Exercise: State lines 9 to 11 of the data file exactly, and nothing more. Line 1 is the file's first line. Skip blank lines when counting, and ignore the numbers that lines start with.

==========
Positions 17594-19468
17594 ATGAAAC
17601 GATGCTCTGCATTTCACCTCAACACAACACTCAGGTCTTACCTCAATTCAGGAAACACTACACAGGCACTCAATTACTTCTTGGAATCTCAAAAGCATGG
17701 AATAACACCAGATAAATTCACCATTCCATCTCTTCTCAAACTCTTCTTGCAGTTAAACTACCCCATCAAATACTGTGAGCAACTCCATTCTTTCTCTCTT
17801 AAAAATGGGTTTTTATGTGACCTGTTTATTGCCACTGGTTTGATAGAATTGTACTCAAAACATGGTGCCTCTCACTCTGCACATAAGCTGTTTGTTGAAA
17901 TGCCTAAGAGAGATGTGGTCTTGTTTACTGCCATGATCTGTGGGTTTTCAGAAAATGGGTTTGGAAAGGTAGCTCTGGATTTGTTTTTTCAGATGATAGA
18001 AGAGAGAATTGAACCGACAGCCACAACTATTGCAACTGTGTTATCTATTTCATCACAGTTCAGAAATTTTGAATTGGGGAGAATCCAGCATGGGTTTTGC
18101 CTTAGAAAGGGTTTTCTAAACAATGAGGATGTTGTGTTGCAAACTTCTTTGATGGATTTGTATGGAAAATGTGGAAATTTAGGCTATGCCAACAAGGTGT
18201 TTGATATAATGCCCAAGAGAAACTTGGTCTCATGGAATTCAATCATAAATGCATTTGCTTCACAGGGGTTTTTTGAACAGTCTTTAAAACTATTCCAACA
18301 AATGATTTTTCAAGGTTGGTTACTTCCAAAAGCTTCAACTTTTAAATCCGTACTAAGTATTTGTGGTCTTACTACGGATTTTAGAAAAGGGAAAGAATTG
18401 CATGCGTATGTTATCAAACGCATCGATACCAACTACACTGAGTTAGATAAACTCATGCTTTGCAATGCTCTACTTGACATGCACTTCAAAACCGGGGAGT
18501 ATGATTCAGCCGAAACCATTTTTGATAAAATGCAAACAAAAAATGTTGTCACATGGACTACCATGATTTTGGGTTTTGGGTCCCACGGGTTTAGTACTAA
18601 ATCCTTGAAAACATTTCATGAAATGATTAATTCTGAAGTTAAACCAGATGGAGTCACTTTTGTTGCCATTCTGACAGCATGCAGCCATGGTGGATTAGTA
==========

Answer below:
18201 TTGATATAATGCCCAAGAGAAACTTGGTCTCATGGAATTCAATCATAAATGCATTTGCTTCACAGGGGTTTTTTGAACAGTCTTTAAAACTATTCCAACA
18301 AATGATTTTTCAAGGTTGGTTACTTCCAAAAGCTTCAACTTTTAAATCCGTACTAAGTATTTGTGGTCTTACTACGGATTTTAGAAAAGGGAAAGAATTG
18401 CATGCGTATGTTATCAAACGCATCGATACCAACTACACTGAGTTAGATAAACTCATGCTTTGCAATGCTCTACTTGACATGCACTTCAAAACCGGGGAGT